Being a parent conjures up images of snuggling with your kids, reading bedtime stories, and sipping hot cocoa beneath the warm glow of the summer moon. There are lullabies, rainbows, and cats being cradled. It’s a beautiful thing.
That’s because no one tells you about all the brawling.
Arguments? No. Not arguments. Brawls. Fights. Knockdown drag-outs. Kids like to roughhouse and, since parents are around for most of the day, anyone who’s taken a logic class can then surmise that parents are the ones most likely to be forced to throw down.
My daughter is like that. She’s twelve and, on the surface, looks like an angelic little Curly Sue. She’s sugar, spice, and all that other stuff. She’s also got a little bit of Mike Tyson in there. Her offenth is impenetrable.
Olivia loves to fight me. It’s such a hobby that we’ve managed to work it into a Christmas Eve tradition. She throws hands and growls as I do my best to fend off her violent attacks. Of course, it’s all in good fun. Good old painful agonizing fun.
One of the fringe benefits to having a quintuple bypass at 35 is that I have to keep myself in shape. Because of that, I can weather her storm and, if I have advanced warning, I can flex my stomach or arms so that her punches actually cause more pain to her hands than my body. I laugh as she recoils, holding her hand, and exclaiming “Ow!” Serves her right. Little bugger. Daddy’s freakin’ Superman, baby.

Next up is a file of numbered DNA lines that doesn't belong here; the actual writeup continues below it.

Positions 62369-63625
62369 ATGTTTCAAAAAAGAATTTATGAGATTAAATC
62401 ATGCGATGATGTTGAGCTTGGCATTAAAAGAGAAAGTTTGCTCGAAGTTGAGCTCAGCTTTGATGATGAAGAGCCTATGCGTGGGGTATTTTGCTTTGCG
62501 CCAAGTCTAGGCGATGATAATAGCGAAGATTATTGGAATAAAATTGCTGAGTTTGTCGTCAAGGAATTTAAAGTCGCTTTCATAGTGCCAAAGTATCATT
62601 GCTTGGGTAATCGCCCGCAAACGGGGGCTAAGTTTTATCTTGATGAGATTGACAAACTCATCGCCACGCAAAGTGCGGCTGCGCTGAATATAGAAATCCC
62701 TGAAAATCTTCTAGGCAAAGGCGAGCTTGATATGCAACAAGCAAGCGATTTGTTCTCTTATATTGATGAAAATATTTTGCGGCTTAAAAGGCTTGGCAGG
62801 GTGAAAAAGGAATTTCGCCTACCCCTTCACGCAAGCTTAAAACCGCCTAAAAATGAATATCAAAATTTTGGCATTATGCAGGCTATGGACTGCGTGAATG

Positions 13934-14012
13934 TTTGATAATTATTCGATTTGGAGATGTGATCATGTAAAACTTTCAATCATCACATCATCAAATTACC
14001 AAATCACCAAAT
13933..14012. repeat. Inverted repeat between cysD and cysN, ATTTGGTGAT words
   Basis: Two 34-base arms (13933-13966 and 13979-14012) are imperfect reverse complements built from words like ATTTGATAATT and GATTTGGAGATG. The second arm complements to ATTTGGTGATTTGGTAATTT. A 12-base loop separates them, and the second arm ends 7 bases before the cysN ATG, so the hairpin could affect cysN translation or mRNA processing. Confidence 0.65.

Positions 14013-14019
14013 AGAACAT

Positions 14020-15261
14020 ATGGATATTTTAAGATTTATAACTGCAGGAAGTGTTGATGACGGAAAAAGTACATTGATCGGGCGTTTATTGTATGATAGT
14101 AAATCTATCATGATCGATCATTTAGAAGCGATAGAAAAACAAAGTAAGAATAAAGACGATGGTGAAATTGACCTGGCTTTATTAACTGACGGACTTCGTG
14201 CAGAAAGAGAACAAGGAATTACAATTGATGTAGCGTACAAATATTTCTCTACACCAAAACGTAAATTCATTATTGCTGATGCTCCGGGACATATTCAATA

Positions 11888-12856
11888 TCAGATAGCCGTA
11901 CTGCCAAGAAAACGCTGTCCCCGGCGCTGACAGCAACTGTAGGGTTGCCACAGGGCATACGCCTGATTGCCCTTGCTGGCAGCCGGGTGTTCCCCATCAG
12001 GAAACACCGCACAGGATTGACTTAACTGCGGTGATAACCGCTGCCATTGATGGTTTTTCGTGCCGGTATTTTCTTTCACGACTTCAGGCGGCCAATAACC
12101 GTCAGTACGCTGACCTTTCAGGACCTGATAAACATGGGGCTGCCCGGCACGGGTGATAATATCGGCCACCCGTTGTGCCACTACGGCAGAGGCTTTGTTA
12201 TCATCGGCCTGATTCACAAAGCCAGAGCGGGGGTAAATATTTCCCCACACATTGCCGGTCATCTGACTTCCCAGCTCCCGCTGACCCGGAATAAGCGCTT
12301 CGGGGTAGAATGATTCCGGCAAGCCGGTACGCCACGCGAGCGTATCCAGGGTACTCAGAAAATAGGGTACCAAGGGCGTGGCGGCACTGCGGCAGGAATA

Of course, not all hits are prepared for. Those that come by surprise can be quite the opposite. There have been many sneak attacks that see her swing an arm in the air, come crashing down against my back, and unleash a deafening “slap” noise. The immediate reaction is always the same. Her mouth forms a giant “O”, her eyes widen, and her words come quickly.
Oh God! Daddy! Sorrysorrysorrysorrysorry…Daddy, no. Sorrysorrysorrysorry…
I stare in shock for a moment before asking the question that’s on everyone’s mind.
Ow. What is wrong with you?
I don’t know. I’m sorry. I’m sorry. I’m sorry.
To lighten the mood, I make a joke.
That’s fine. I’ll get you back when you least expect it. Ha ha.
She continues begging and even offers some more apologies. And then, you’ll never guess what she does next.
She freakin’ hits me again! The little weasel. You believe the marbles on this Curly Sue’d monster? Sheesh.
The irony of it all is that she goes full scale on me when we throw down, but the moment she gets hurt – often at her own hands – she becomes incredibly upset with me. There’s nothing more annoying than your kid injuring their own hand punching you and then pouting over it. Anyone without kids who reads that will think it’s crazy. Anyone reading this who has kids will nod and go, “I understand. It happened yesterday.”
If my hidden strength is an asset against my daughter, my son’s hidden strength is an asset against me. Lucas is a beefy nine-year-old who epitomizes the term “strong silent type.” He may be non-verbal, but he’s all toughness.